What Is the Object of Your Praise?

“For they loved human praise more than the praise of God.” (John 12:43 NLT)

One of the clearest pictures of a person who loves Jesus more than they love themselves, is their reaction to praise. That’s something with which I’ve wrestled for many years, and still do on some levels. For example, when I was preaching regularly and someone would compliment me, it was hard for me to know how to respond.

Michael Horton wrote: “Vagueness about the object of our praise inevitably leads to making our own praise the object.”

There’s a story in Acts 12 about a time when King Herod Agrippa began to persecute the church, killing the Apostle James, John’s brother. Then he had Peter arrested, but God miraculously released him from the jail. Later in the chapter Herod is upset with the people of Tyre and Sidon, so they send a delegation to make peace with him

So, Herod gives a speech and the people, who obviously want to get on his good side, gave a great ovation, shouting: “It’s the voice of a god, not of a man!” Then the Bible says: “Instantly, an angel of the Lord struck Herod with a sickness, because he accepted the people’s worship instead of giving the glory to God. So he was consumed with worms and died.”  

Who and why we praise is important, but so is how and why we accept recognition and praise. And please don’t read too much into this, I’m not suggesting that if we get it wrong, the Lord’s going to strike us down. What I’m saying is, to take credit for something that God is doing for, on our behalf, or through us, is treading on very dangerous ground, especially if we’re doing it knowingly.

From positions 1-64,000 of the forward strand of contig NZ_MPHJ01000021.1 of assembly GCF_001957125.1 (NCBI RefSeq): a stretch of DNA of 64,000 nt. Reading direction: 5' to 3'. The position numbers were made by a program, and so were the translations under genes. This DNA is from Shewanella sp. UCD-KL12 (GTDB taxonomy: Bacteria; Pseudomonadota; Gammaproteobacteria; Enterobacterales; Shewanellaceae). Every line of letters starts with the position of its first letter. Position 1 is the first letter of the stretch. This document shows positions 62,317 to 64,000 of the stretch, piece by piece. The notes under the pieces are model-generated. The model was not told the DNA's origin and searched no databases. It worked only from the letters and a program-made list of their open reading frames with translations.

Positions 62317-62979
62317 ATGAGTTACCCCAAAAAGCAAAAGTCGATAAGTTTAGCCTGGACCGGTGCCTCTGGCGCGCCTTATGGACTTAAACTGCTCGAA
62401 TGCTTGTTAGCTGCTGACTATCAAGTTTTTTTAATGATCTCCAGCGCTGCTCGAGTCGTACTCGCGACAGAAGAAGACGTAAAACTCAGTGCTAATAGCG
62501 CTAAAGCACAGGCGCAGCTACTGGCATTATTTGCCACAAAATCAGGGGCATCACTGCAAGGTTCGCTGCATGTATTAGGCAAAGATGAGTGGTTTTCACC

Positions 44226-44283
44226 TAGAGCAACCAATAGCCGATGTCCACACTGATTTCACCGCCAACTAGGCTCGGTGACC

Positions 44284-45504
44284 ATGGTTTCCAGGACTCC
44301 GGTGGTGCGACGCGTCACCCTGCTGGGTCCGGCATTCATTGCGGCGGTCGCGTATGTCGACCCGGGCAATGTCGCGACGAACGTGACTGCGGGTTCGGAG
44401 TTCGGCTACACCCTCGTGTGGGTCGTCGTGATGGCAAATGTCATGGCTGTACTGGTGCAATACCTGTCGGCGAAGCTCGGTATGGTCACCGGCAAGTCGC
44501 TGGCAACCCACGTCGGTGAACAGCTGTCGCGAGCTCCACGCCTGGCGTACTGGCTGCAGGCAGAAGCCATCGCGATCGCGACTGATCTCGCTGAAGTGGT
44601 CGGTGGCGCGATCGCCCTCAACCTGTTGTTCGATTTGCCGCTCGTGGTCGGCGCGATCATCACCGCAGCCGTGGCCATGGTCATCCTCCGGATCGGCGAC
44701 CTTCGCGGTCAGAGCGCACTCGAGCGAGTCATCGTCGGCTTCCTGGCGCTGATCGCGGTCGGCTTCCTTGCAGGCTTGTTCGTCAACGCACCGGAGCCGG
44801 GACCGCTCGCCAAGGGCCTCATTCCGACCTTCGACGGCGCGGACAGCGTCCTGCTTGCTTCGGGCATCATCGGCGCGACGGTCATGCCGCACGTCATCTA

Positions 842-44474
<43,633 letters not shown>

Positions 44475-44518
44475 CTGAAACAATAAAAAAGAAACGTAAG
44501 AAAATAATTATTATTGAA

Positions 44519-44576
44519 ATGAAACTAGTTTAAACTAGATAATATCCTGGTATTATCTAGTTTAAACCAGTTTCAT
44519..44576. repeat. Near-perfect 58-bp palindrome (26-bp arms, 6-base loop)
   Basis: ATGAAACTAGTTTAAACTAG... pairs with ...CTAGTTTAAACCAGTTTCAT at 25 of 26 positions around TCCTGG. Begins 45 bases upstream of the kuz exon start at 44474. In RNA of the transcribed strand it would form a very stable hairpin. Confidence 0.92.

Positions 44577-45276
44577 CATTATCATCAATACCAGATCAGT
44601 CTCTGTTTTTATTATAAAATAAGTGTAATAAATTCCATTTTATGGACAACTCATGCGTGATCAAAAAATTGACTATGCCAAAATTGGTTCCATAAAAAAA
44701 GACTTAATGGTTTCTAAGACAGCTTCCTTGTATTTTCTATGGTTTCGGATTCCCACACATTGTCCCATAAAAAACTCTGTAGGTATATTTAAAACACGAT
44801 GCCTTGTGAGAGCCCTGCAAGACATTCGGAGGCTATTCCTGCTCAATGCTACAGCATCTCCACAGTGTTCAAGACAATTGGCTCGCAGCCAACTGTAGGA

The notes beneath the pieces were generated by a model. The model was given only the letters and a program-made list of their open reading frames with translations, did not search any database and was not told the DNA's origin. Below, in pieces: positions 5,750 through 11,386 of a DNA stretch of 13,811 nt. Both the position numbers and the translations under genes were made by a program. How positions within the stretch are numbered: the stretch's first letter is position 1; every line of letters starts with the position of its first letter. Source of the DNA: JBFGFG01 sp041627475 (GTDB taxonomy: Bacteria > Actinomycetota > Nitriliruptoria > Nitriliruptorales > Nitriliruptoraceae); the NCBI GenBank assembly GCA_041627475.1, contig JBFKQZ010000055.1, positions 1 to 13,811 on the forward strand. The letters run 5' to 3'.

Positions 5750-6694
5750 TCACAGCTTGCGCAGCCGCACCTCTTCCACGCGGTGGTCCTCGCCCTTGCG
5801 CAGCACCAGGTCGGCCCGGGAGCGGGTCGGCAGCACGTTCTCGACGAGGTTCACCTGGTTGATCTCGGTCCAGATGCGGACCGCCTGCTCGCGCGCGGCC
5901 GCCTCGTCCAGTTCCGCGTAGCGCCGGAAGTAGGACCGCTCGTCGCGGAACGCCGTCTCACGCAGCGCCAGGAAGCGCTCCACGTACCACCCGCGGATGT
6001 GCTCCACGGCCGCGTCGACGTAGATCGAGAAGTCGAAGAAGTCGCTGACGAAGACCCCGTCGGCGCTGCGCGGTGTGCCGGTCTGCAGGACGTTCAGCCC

When someone who is gifted speaks, sings, plays an instrument, launches a successful business, raises children who love and serve Jesus, or anything else that is clearly the work of God in and through them, all credit belongs ultimately to God. But how do we convey that meaningfully without going over the top and sounding like a Pharisee?

Is there a balance that recognizes that we obviously had an important role in the fulfillment of God’s purposes, but that God deserves the credit? I think of Lazarus’ sister Mary who knelt behind Jesus, anointing His feet with expensive perfume, and drying them with her hair (John 12). How do you spell A W K W A R D? Yet, Jesus didn’t seem one bit shaken. Neither did He scold her or try to deny the fact that it was in no way inappropriate for her to be doing what she was doing. Which was?

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Worshipping Him as God! Mary recognized that Jesus alone was the One who delivered her heart, mind, body, and soul from destruction. She clearly understood that He alone DESERVED worship, adoration, and praise. What God prompted her to do for Jesus is amazing and stirs my heart, and many others across the centuries, to praise Him.

Yes, of course, there were those present who were critical, not only of her, but of Jesus. But why? Because they didn’t understand who the object of their praise and worship should be. Notice neither Jesus, nor Mary, saw any reason or rationale to apologize for their behavior. Why not? Because it was appropriate and right.

The weight of the influence of our lives should be all the explanation that anyone needs, to declare we’re slaves of the Most High God, doing what He has gifted and equipped us to do. The attitude of our whole being should exude our full confidence in and dependence upon the Spirit’s leadership in our lives, pointing all praise to Jesus, who is alone deserving.

Blessings, Ed 😊

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